Coordinates: 48°16′57″N 24°33′46″E / 48.28250°N 24.56278°E / 48.28250; 24.56278
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Vorokhta landscape
Flag of Vorokhta
Coat of arms of Vorokhta
Vorokhta is located in Ivano-Frankivsk Oblast
Vorokhta in Ivano-Frankivsk Oblast
Vorokhta is located in Ukraine
Vorokhta (Ukraine)
Coordinates: 48°16′57″N 24°33′46″E / 48.28250°N 24.56278°E / 48.28250; 24.56278
Country Ukraine
Oblast Ivano-Frankivsk Oblast
RaionNadvirna Raion
First mentioned17th century[1]
 • Head of councilPetro Kermoshchuk
 • Total15 km2 (6 sq mi)
850 m (2,790 ft)
 • Total4,207
 • Density280/km2 (730/sq mi)

Vorokhta (Ukrainian: Ворохта; Polish: Worochta) is a rural settlement located in the Carpathian Mountains on Prut River[2][1] and is part of Nadvirna Raion, Ivano-Frankivsk Oblast.[1] Historically, it is a tourist spa town and later was also turned into a ski resort with several ski-jumping ramps (Avanhard). Vorokhta hosts the administration of Vorokhta settlement hromada, one of the hromadas of Ukraine.[3] Population: 4,207 (2022 estimate);[4] due to a constant flow of tourists, its population almost year-round is bigger.

Located at an elevation of 800 metres above sea level, it is known for its close ties to the Hutsuls – an ethno-cultural group of Ukrainians who live in the Carpathians, and is often regarded as a Hutsul capital.


Vorokhta along with the town of Yaremche and few more villages constitute a series of enclaves within Nadvirna Raion and administered by the Yaremche city municipality. The town is located near the administrative border with Zakarpattia Oblast in the Verkhovyna-Putyla Mountains close to the Yablunytsia Pass and source of the Prut River. Vorokhta is surrounded by the Carpathian National Nature Park and the ethnographic area of Hutsuls. The town is surrounded by such mount peaks as Mahora, Makivka, and others.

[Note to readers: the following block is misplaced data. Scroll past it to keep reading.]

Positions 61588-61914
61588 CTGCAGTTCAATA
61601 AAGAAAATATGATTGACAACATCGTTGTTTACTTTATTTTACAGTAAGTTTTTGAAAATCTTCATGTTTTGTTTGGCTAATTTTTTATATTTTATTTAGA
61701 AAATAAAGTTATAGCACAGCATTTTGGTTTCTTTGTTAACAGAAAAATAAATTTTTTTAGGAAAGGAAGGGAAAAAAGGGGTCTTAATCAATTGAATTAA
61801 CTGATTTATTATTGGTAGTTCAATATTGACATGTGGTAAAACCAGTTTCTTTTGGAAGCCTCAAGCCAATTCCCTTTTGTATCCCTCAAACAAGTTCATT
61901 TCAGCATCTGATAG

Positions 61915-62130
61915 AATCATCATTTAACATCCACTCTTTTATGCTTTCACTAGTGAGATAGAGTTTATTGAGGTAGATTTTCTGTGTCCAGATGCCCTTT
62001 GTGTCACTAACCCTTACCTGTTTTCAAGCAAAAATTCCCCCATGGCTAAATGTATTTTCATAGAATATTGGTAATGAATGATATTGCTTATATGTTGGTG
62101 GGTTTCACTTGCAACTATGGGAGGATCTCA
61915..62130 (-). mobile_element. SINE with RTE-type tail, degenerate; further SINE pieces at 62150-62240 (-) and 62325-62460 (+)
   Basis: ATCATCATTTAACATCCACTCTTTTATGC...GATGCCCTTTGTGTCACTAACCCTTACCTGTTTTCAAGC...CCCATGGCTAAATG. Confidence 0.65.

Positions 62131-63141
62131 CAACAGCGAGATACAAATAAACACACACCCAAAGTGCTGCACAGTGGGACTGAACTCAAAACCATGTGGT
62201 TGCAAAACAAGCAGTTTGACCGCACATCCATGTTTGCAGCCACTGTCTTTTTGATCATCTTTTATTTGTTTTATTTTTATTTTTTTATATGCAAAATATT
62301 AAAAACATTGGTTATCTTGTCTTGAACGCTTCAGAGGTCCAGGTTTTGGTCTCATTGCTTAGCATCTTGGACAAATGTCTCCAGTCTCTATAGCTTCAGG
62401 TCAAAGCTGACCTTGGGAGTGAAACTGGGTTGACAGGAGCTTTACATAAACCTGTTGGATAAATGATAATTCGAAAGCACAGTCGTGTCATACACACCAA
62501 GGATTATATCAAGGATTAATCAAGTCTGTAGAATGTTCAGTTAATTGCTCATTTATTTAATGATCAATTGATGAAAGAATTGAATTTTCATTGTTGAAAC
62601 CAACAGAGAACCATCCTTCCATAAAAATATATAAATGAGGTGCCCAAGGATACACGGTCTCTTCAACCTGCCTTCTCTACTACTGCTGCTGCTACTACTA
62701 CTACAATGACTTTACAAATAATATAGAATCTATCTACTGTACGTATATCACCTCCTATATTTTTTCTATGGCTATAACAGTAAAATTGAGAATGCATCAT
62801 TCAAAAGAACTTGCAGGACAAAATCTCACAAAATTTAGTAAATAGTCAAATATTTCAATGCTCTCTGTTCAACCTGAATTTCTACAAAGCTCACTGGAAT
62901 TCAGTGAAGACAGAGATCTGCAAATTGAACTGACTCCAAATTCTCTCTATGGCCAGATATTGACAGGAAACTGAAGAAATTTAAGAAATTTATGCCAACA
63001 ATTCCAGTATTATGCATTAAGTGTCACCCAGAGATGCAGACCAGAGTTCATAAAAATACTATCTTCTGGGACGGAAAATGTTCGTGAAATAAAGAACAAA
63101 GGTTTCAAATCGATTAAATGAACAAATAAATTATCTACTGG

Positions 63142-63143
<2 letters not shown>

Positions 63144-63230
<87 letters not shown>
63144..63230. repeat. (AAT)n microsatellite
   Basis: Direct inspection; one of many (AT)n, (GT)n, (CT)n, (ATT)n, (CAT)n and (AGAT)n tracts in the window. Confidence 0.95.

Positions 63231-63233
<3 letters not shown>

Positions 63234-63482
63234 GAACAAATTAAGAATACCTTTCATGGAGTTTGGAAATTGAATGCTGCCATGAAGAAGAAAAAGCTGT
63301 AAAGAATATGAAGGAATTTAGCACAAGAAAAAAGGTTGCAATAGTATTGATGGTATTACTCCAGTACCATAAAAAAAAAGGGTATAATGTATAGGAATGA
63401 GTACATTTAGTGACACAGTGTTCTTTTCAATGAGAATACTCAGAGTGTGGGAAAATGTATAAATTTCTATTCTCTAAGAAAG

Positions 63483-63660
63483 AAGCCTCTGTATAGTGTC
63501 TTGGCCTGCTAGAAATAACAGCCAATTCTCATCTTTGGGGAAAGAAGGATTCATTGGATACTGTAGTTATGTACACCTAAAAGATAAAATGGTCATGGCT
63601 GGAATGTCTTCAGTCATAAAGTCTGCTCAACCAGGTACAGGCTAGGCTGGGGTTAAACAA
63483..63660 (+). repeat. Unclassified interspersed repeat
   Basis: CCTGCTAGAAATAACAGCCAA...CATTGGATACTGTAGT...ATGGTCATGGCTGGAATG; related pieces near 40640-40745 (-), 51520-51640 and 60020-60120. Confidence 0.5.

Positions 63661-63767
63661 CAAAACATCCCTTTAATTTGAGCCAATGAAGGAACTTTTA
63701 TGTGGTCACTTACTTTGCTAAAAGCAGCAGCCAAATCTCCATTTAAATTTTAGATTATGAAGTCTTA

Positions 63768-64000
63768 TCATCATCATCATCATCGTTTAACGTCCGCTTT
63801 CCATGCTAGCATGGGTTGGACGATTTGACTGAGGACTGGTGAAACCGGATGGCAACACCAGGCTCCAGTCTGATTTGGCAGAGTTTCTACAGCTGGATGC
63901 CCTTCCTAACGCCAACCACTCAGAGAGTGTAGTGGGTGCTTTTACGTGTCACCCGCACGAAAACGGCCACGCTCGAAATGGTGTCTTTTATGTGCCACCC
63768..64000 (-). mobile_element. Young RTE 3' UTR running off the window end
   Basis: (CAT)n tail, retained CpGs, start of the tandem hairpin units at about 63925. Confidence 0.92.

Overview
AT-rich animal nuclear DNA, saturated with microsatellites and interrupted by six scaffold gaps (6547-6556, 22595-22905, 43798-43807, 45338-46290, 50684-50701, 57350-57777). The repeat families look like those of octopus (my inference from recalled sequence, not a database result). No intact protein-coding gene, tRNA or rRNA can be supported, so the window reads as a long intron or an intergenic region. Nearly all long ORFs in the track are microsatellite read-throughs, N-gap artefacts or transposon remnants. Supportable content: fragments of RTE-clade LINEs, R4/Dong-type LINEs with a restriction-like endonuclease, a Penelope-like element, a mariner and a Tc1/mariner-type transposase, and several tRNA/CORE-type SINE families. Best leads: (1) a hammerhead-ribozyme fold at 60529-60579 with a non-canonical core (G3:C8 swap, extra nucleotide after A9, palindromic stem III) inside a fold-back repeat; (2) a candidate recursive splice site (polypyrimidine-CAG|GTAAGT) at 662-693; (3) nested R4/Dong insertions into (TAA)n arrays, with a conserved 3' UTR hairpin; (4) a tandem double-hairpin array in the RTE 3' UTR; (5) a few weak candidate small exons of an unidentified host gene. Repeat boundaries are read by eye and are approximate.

According to oral legends, Vorokhta was established in the 17th century.[2][1] So claimed to be the Polish ethnographer Jan Falkowski.[5] Supposedly near village Mykulychyn settled a run away from the army of Crown of Poland by name Vorokhta.[5] The main population consisted of peasants who were engaged in growing livestock, land cultivation, handcraft industries.[1][5] The local population actively supported the anti-Polish Opryshky uprising which was taking place in the vicinity until mid 19th century.[1][5] Following the 1848 Spring of Nations, in Austria was abolished serfdom, yet big landowners remained in Vorokhta with one owning up to 800 morgen of polonyna.[5]

Due to difficult economic situation many locals soon began finding places to earn money elsewhere immigrating to countries of the New World, Canada, Brazil, Argentina.[5]

With construction of railway Stanislau–Worochta–Rachow over Carpathian ridge in 1894, there increased development of the town.[1] In 1906–10 at times of Austria in Vorokhta was built a forest mill and started to grow population.[1] In the beginning of the 20th century there also was activated socially political and cultural life and the town was visited by number of Ukrainian writers such as Marko Cheremshyna and Mykhailo Kotsiubynsky.[1] In 1903 in Vorokhta was established a local branch of Galician-based Ukrainian educational organization of Prosvita.[1]